Sunday, August 06, 2017 1:00 am
At a glance
Highlights of a survey of Indiana residents for the Nina Mason Pulliam Charitable Trust:
• 71 percent agreed: “The federal government needs to do more to combat climate change.”
• 63 percent agreed: “Climate change is one of the most serious problems facing the world today.”
• 25 percent said: “Climate change is a made-up problem and does not need to be addressed.”
• 90 percent of respondents were “very concerned” or “somewhat concerned” about pollution in rivers, lakes and reservoirs.
• 84 percent said they were very or somewhat concerned about greenhouse gas emissions from coal-fired power plants.
The survey was conducted in March by the Morrison Institute for Public Policy at Arizona State University. The 800 registered voters surveyed were selected to match the party, age, gender and race demographics of Indiana voters.
A new survey that shows overwhelming support for pro-environmental policies in Indiana might surprise some, but fighting pollution has been viewed positively in Fort Wayne for a long time.
Indiana consistentlyranks low in state ratings for water and air pollution, we have no shortage of politicians who rail against job-killing anti-pollution regulations, and the federal government is in the process of making deep cuts in the U.S. Environmental Protection Agency’s budget.
In this city, however, broad and consistent support for the campaign to clean up our rivers would seem to confirm the findings of a recently released statewide poll taken for the nonprofit Nina Mason Pulliam Charitable Trust.
In the survey of 800 registered voters, 71 percent agreed with this statement:
“Protecting the environment should be given priority even at the risk of slowing economic growth.”
Ninety percent of those surveyed said they were very concerned or somewhat concerned about pollution in rivers, lakes and reservoirs. Eighty-four percent were very or somewhat concerned with protection of the state’s wildlife. And 76 percent of those surveyed were very or somewhat concerned about greenhouse gas emissions from coal-fired power plants.
None of this is a surprise to those who have followed Fort Wayne’s long and ambitious efforts to clean up the St. Joseph, St. Marys and Maumee rivers.
Fort Wayne is one of hundreds of U.S. cities with combined-sewer systems carrying both stormwater and sewage to treatment plants. When rain clogs that system, the overflow ends up in the river – or in basements.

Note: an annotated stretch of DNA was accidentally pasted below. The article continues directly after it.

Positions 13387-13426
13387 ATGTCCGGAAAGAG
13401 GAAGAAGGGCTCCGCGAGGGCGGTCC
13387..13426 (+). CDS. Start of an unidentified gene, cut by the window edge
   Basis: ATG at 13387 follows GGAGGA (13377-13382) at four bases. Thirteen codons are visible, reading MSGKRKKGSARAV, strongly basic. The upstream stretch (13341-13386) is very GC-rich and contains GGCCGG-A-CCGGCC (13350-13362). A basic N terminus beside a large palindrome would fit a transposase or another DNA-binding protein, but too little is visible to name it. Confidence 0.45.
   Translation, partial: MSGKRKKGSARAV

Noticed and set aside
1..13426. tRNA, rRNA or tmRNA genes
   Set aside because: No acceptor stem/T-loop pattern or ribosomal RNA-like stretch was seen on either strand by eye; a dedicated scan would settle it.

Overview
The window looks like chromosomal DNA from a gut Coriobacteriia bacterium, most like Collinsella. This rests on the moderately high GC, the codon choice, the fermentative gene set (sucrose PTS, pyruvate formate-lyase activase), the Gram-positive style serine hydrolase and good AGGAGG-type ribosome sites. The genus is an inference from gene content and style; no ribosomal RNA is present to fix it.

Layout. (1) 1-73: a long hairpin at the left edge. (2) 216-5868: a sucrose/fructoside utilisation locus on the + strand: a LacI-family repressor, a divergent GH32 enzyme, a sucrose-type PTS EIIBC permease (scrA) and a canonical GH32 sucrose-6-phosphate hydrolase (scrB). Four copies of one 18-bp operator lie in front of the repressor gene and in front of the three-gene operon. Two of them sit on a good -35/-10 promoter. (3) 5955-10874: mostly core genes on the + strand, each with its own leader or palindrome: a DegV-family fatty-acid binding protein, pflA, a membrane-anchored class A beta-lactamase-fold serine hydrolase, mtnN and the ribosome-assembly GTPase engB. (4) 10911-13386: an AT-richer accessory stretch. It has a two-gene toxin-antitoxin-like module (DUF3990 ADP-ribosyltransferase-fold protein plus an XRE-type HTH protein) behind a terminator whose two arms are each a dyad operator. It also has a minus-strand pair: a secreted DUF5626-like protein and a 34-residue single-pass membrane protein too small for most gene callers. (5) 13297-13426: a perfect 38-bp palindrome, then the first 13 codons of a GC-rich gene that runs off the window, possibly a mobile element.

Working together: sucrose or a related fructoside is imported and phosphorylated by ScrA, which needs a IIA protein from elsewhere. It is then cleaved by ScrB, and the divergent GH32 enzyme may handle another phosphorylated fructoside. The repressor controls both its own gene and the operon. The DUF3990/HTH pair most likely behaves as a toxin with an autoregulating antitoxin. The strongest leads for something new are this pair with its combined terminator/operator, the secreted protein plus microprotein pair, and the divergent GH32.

In 2007, the city signed an agreement with the U.S. Environmental Protection Agency to reduce that combined sewer overflow rate. The cost was pegged at $240 million in 2005 dollars, said City Utilities CFO Justin Brugger; factoring in inflation, the price tag when the project ends in 2025 will be $361.7 million.
“The environmental investments in Fort Wayne have been significant, and we have not wavered from that,” said City Utilities Director Kumar Menon, who said he was not surprised by the recent survey findings. From the beginning, the community has been supportive of the massive project despite the fact it will mean steady increases in sewer rates, Menon said. He credits much of that support to the early work of an advisory board of “neighborhood leaders, community-oriented people who want us to fix the problems.”
“They told us, ‘Do the right thing, even if it’s expensive,’ ” Menon said. “When it came time to ask the council for support, we had an overwhelming number of people who spoke in favor of this.”
That support continues, as City Utilities found during neighborhood meetings this spring ahead of the launch of the project’s most ambitious and costly feature: the $187.7 million deep water tunnel that will be as deep as 240 feet and will carry combined-sewer water from a large swath of the city to the treatment plant. The often-divided council voted unanimously to approve it preliminarily, and the big dig began June 15.
Already, the effort is paying off. In 2015, the city announced annual sewer overflows along the St. Joseph had been reduced from 13 to one. When the tunnel system becomes operational in 2021, the number of combined sewer overflows on the St. Marys and the Maumee is expected to drop from 70 a year to four, and the amount of untreated water entering the rivers directly from sewers and other discharge points should be reduced by more than 90 percent. Increased capacity at the sewage treatment plant has drastically reduced overflows there. “Since 2009, we’ve reduced discharges (from the wastewater treatment plant ponds) by about a billion gallons per year,” said Matthew Wirtz, deputy director of City Utilities.
The economic benefits of all this work are beginning to register, as well. Cutting sewer overflows already means 18,000 homes will no longer have basement backups that could cost homeowners as much as $20,000, Menon said, and tunnel construction will create 4,500 local construction jobs over the next four and a half years.
That, of course, doesn’t count the real payoff – when efforts to clean up water pollution dovetail with riverfront development to make the rivers a destination point for a city on the upswing.
But Fort Wayne’s experience has not been unique, Menon said. Other Midwestern cities facing even larger pricetags to control water pollution are getting similar support from citizens.
“We are consistently hearing the same message,” he said. People want to know that pollution control is working and that it makes economic sense. If so, Menon said, they say, “keep investing.”